Experimenting with causal relationships among different data sets is a great place to start. These experiments can be run quickly and can generate new hypotheses to test more deeply while building on existing business knowledge and market understanding. In corporate legal departments, for example, you can uncover the relationship between network fees and invoice reviews — and then refine those insights to implement new billing norms.

Understanding the data’s life cycle is the cherry on top. Some data, like legal matters and invoices for a law firm, are transactional and tied to a specific point in time. On the other hand, aggregated historical data — like the number of matters created or closed in a quarter or the average number of invoices from a given law firm — can be used to make predictions about the future. These two broad categories are themselves tied to different business goals.

VC: Value Creation

Once the data is well understood, creating value — whether it’s internal or external — will inevitably follow. Value is created by understanding how to improve efficiency, productivity and time to market. Let’s say a product is not working effectively and is consuming a lot of resources internally. Data that you've liberated through a dashboard or visualization can illuminate how to fix the workflow, perhaps by enabling the automation of key processes.

To identify the potential value in liberated data, look at processes in which team members execute steps repeatedly or use rule-based decision making. The data you generate from such processes can enable experimentation and hold significant hidden value.

In the legal industry especially, you can optimize spend management — which includes budgeting, selecting and negotiating with outside counsel and processing invoices — with proper data analysis and complemented by artificial intelligence. Improving spend management and other efficiencies has an external benefit, too, as you can pass cost savings along to customers. Data can also help customers make better decisions about the products and services they need. For example, they can use data to decide which law firm is best-suited for a particular matter.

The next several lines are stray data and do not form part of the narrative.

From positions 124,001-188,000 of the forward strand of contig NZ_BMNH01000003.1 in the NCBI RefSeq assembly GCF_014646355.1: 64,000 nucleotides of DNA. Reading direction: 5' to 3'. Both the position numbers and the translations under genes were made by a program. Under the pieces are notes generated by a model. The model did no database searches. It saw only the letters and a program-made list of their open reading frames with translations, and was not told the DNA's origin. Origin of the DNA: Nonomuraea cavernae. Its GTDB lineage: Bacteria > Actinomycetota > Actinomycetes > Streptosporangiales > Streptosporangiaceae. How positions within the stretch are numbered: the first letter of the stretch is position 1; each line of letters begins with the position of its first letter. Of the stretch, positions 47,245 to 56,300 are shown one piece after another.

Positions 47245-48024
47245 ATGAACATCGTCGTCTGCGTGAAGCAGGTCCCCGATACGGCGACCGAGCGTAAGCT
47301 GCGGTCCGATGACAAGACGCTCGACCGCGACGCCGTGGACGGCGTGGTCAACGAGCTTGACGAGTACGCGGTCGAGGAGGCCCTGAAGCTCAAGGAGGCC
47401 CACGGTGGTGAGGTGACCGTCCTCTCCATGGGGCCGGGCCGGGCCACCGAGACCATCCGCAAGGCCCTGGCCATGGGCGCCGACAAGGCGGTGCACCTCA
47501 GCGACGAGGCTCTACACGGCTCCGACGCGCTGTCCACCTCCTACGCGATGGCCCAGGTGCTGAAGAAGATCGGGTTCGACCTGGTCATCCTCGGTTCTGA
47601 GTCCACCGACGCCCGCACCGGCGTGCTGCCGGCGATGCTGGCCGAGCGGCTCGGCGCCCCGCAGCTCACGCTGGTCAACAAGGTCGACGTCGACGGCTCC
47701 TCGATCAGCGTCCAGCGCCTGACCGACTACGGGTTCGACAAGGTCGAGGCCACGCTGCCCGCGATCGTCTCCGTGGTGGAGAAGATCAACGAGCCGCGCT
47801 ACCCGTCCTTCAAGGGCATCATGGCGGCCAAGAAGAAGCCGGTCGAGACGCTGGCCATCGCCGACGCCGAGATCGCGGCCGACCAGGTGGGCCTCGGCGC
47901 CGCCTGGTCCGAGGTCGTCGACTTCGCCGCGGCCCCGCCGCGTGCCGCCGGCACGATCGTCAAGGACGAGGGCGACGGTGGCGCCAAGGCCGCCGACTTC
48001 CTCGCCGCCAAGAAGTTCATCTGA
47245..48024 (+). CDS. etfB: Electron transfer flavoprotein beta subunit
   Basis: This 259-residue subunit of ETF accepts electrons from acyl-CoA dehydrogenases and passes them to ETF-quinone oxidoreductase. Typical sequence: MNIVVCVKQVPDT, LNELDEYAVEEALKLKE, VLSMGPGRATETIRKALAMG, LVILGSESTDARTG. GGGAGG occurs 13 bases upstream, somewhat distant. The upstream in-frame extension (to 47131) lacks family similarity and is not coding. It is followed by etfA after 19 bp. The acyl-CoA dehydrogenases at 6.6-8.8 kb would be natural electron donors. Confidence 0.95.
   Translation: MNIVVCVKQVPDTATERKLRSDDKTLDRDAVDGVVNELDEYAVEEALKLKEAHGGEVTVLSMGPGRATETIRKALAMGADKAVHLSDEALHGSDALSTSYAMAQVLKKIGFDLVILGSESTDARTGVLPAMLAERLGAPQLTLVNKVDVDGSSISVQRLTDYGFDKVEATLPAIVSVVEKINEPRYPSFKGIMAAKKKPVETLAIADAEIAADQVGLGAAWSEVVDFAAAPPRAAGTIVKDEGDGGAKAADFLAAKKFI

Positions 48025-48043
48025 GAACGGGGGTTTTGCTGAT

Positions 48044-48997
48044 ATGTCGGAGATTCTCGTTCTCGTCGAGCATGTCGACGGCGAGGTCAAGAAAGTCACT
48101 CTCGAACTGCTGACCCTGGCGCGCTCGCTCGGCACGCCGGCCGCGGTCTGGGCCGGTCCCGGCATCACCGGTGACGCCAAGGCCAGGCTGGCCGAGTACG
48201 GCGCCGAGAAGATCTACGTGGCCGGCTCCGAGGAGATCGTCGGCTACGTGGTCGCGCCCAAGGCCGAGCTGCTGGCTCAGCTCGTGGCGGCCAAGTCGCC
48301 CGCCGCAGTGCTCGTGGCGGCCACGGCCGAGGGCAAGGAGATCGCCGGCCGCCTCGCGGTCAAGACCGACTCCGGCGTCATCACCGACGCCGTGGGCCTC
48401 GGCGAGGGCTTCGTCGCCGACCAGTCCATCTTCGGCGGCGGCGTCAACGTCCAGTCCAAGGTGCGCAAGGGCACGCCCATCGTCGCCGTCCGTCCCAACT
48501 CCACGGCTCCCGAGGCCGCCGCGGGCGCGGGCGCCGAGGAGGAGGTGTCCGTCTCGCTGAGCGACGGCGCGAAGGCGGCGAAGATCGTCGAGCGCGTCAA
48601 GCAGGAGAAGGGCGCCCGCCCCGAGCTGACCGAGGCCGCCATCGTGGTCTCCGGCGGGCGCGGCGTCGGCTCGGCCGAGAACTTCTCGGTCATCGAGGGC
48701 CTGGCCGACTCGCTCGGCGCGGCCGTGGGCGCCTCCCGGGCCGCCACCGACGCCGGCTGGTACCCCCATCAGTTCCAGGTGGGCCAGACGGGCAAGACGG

Using data and metrics effectively often seems simple in hindsight, but it can be daunting and difficult without a plan. No matter how much experience I have working with data, I don’t stray far from this framework because it ensures information gathering is tied to business outcomes.

There’s no point in collecting data without any purpose, data that’s not clean or data that just sits somewhere and is never used. The IAVC framework can help you avoid such mistakes — which is important because, done correctly, the art and science of data collection can be extraordinarily powerful for any business.

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About The Author

Raj Sethuraman

Raj Sethuraman is focused on delivering enterprise platforms that leverage technology, such as artificial intelligence, machine learning, data analytics and more, to improve productivity and business growth for global legal and claims teams. As CTO, Raj oversees all product engineering and software development activities of the 225+ global technology team at Wolters Kluwer's ELM Solutions.

Raj has substantial leadership experience in managing software development teams with global companies, including Intuit Inc., United Health Care Group, Brillo Inc., and Agilent Technologies. Raj is a graduate of Harvard Business School’s Advanced Management Program. He earned his MBA from the University of Southern California, a Master of Science from the SJCE School of Engineering in Mysore, India, and a Bachelor of Science in Electronics and Instrumentation from Annamalai University in Chidambaram, India.